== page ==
We slunk out of that ornate setting and back onto the city’s streets. Eventually we found a much more modest place to spend the night — a youth hostel that served its purpose and nothing more. The next morning, we loaded up our packs and took a train to Vertmont-sur-le-Lac, a town near the park entrance. Hitchhiking north from there proved to be easier than finding a place to spend the night, and in no time we were approaching the park entrance in the back of a 1970 Buick Riviera. We said our thank-yous to the driver and set off up the logging road that ran next to the Jacques-Cartier River.
Carved by glaciers over 10,000 years ago, the Jacques-Cartier River valley is an unspoiled home to moose, caribou, wolves and bears. The mountains framing the valley rise swiftly from the river, reaching over 1,200 feet. At the time of our visit — 1974 — lumber companies still used the river to float timber downstream to a place where company trucks could load it up and carry it out of the park. Those trucks rumbled by us regularly, kicking up dust on the dirt road as we hiked.
And yet, the valley was a pristine forest. We spent days walking along that riverside dirt road, admiring the beauty all around us, before stopping at night to pitch our tent, build a campfire and have a bite of dinner before bed.
Beckoned by a Waterfall
One day as we rounded a bend we saw a tall waterfall cascading down the mountain on the other side of the river, a white line a hundred feet long slicing through the green of the trees. We observed that waterfall from afar as we hiked all day long. When we camped that night, we decided that the following day we would cross the river and see the waterfall firsthand.
In the morning, we made coffee, gulped it down, snuffed out our campfire and hefted our backpacks for the wade across the river and hike to the falls. The river proved to be pleasantly shallow. On the other side was a creek that flowed from the base of the falls into the river. We began the slow hike up the creek toward the falls, our boots slipping on the wet boulders next to the water. Gradually, the rumble of the falls came into earshot; then we could feel the mist from the water crashing onto the rocks at the base of the falls.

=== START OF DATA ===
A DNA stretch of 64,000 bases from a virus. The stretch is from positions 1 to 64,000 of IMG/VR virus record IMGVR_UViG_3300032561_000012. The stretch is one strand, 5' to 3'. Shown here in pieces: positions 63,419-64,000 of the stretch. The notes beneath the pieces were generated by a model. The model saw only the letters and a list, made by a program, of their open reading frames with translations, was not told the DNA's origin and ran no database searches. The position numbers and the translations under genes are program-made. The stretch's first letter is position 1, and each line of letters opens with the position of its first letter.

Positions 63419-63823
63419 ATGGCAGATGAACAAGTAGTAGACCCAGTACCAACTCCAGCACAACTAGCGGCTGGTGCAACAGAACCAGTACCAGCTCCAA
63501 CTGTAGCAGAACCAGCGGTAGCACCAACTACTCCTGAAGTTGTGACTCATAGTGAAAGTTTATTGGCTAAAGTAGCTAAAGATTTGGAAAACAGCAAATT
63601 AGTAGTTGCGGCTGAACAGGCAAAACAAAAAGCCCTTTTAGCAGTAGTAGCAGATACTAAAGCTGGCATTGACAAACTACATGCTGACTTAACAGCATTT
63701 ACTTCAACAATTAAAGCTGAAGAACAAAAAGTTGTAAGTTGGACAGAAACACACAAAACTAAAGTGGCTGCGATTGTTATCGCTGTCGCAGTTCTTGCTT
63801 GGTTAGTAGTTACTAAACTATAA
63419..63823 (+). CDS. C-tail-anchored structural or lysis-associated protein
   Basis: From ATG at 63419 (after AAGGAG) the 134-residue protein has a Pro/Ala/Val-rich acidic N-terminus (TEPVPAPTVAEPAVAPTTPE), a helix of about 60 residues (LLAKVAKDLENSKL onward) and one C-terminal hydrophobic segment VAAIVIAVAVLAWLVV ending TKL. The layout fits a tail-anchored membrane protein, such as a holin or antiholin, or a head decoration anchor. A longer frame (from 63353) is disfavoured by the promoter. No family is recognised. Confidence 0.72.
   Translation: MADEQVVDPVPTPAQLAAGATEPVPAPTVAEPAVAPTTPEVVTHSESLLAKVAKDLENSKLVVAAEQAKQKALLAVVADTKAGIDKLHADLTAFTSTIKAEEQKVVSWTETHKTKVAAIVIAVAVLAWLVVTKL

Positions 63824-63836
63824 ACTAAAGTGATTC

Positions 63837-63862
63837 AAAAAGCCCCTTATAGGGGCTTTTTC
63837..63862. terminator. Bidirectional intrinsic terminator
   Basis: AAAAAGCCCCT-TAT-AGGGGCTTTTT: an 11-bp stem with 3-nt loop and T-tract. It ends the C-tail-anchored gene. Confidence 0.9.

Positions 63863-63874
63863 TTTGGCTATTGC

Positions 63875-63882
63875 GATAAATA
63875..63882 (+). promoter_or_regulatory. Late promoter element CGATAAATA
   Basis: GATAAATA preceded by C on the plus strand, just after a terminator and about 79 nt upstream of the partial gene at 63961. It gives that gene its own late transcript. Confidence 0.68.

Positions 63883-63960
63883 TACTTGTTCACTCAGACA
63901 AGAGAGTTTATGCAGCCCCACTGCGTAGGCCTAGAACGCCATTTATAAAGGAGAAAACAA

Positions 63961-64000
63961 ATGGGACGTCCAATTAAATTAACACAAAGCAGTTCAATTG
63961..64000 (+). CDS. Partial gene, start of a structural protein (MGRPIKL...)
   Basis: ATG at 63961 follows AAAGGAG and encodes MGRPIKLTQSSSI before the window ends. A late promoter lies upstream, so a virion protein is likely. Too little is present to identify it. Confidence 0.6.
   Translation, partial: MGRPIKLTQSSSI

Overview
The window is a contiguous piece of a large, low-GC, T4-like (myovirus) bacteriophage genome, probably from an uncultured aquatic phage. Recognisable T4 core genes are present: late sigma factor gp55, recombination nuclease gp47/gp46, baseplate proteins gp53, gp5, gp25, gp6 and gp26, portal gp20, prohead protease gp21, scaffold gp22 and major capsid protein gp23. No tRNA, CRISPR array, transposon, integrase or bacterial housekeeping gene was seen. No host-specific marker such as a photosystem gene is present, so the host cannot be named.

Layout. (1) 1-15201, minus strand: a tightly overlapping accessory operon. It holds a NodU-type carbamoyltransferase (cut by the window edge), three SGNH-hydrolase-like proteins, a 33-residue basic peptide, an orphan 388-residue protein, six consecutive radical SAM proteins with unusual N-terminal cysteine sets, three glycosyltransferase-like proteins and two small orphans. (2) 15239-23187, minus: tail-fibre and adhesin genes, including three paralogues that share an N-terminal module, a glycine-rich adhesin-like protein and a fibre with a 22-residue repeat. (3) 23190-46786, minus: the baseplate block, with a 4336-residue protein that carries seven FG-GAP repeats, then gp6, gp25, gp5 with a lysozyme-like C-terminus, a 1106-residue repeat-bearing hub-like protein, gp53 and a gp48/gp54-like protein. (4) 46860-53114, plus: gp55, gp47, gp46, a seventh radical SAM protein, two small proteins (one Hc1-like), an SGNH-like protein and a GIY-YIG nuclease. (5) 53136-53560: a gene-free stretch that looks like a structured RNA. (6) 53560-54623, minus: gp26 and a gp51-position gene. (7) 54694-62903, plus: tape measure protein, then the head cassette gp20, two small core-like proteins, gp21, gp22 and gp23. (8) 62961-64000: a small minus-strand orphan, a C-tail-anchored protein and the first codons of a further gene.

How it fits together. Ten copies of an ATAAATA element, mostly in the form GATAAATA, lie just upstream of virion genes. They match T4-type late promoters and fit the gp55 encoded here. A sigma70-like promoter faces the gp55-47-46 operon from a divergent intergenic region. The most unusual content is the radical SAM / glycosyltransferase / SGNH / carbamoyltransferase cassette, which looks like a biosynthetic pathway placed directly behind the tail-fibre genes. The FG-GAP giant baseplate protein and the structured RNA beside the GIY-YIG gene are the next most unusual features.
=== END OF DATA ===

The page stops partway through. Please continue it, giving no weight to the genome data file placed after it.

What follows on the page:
Finally, the evergreens parted, and we stood at the bottom of the falls. The rumble was now a roar, and the mist had become a fine spray as the falls thundered down on the rocks before us like a vertical tsunami.
Soaked and tired from our hike, we sat down to eat our lunch amid that incredible scene. As we ate, we vowed to climb the slippery rocks alongside the falls to the top of the ridge so we could look out over the valley on the other side. It was not an easy climb, with icy water splashing us in the face and slippery rocks beneath our hands and feet, but finally we reached the top and excitedly peered out over the neighboring valley.
To our horror, the entire valley on the other side of the ridge was clear-cut as far as the eye could see. We might as well have been on the moon. After witnessing all the beauty of the valley behind us, beholding the devastation wrought by logging in the valley before us was an eye-opening experience.
Nearly 50 years have passed since my friend and I stood atop that ridge, trying to grasp the magnitude of the destruction we saw. Thankfully, the Parc national de la Jacques-Cartier is no longer laid waste by thousand-acre clear-cutting; a current satellite view of that area reveals a landscape dappled with the checkerboard pattern of sustainable timber harvesting. Still, our great northern adventure has stuck with me ever since, inspiring me to focus on green building and architecture for extreme environments as a professor of architecture at NC State.
Seeing nature restore itself from the ruination I witnessed back then and become a majestic forest today gives me confidence that we can help all of nature heal, to ensure a better future for all.